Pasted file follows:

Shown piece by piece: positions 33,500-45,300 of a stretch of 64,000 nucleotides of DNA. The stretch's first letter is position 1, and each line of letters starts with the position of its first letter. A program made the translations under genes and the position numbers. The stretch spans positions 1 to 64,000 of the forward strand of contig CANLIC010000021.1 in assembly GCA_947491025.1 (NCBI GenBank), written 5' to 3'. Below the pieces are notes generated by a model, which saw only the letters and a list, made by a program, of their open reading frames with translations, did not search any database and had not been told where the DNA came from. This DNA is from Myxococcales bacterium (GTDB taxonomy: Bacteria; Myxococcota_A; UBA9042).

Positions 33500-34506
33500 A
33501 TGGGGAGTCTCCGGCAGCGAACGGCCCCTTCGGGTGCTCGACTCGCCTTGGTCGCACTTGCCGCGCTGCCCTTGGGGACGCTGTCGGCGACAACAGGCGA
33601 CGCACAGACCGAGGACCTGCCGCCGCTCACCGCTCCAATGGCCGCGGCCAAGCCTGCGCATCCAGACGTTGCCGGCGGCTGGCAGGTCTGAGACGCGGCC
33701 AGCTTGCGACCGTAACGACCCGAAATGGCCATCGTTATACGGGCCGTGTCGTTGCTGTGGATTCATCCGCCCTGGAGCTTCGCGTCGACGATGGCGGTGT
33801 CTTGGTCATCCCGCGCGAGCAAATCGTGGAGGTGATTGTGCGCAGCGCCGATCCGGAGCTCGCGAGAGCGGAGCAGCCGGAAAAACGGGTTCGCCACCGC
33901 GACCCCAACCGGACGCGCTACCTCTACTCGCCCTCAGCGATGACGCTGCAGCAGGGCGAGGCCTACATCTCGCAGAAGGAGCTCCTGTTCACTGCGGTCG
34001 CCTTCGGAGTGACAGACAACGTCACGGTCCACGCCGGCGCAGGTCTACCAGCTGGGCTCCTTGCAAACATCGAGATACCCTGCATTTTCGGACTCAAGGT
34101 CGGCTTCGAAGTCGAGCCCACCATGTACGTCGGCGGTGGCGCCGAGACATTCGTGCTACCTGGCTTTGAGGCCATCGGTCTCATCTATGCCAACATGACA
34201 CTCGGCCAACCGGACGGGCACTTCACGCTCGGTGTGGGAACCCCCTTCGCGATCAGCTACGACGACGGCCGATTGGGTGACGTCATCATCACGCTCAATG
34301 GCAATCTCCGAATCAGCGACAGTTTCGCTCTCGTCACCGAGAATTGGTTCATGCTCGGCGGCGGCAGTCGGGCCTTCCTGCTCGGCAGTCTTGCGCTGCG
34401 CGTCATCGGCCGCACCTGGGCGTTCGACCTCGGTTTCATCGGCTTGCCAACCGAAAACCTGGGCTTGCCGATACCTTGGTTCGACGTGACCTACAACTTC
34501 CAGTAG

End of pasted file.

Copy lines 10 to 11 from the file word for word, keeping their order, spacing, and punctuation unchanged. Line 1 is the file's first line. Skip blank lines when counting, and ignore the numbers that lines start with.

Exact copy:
34101 CGGCTTCGAAGTCGAGCCCACCATGTACGTCGGCGGTGGCGCCGAGACATTCGTGCTACCTGGCTTTGAGGCCATCGGTCTCATCTATGCCAACATGACA
34201 CTCGGCCAACCGGACGGGCACTTCACGCTCGGTGTGGGAACCCCCTTCGCGATCAGCTACGACGACGGCCGATTGGGTGACGTCATCATCACGCTCAATG